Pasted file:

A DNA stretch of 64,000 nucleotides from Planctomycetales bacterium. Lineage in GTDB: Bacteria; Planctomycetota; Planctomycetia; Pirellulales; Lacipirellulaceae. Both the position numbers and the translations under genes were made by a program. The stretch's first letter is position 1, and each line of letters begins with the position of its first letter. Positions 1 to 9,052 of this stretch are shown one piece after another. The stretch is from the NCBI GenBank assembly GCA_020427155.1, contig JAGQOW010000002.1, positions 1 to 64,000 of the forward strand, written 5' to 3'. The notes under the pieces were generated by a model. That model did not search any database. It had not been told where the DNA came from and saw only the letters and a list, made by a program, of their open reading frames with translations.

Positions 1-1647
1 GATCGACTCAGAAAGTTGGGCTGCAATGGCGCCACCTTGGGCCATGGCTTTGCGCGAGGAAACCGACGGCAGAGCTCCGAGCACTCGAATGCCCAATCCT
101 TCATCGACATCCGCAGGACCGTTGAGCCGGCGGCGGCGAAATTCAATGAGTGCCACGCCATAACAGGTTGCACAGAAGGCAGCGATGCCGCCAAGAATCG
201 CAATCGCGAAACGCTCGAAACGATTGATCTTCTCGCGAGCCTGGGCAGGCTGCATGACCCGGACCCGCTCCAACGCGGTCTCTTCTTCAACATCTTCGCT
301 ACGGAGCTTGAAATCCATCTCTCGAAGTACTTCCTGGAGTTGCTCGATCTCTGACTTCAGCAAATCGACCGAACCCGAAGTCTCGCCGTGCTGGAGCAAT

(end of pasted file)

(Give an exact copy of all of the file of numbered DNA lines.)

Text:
A DNA stretch of 64,000 nucleotides from Planctomycetales bacterium. Lineage in GTDB: Bacteria; Planctomycetota; Planctomycetia; Pirellulales; Lacipirellulaceae. Both the position numbers and the translations under genes were made by a program. The stretch's first letter is position 1, and each line of letters begins with the position of its first letter. Positions 1 to 9,052 of this stretch are shown one piece after another. The stretch is from the NCBI GenBank assembly GCA_020427155.1, contig JAGQOW010000002.1, positions 1 to 64,000 of the forward strand, written 5' to 3'. The notes under the pieces were generated by a model. That model did not search any database. It had not been told where the DNA came from and saw only the letters and a list, made by a program, of their open reading frames with translations.

Positions 1-1647
1 GATCGACTCAGAAAGTTGGGCTGCAATGGCGCCACCTTGGGCCATGGCTTTGCGCGAGGAAACCGACGGCAGAGCTCCGAGCACTCGAATGCCCAATCCT
101 TCATCGACATCCGCAGGACCGTTGAGCCGGCGGCGGCGAAATTCAATGAGTGCCACGCCATAACAGGTTGCACAGAAGGCAGCGATGCCGCCAAGAATCG
201 CAATCGCGAAACGCTCGAAACGATTGATCTTCTCGCGAGCCTGGGCAGGCTGCATGACCCGGACCCGCTCCAACGCGGTCTCTTCTTCAACATCTTCGCT
301 ACGGAGCTTGAAATCCATCTCTCGAAGTACTTCCTGGAGTTGCTCGATCTCTGACTTCAGCAAATCGACCGAACCCGAAGTCTCGCCGTGCTGGAGCAAT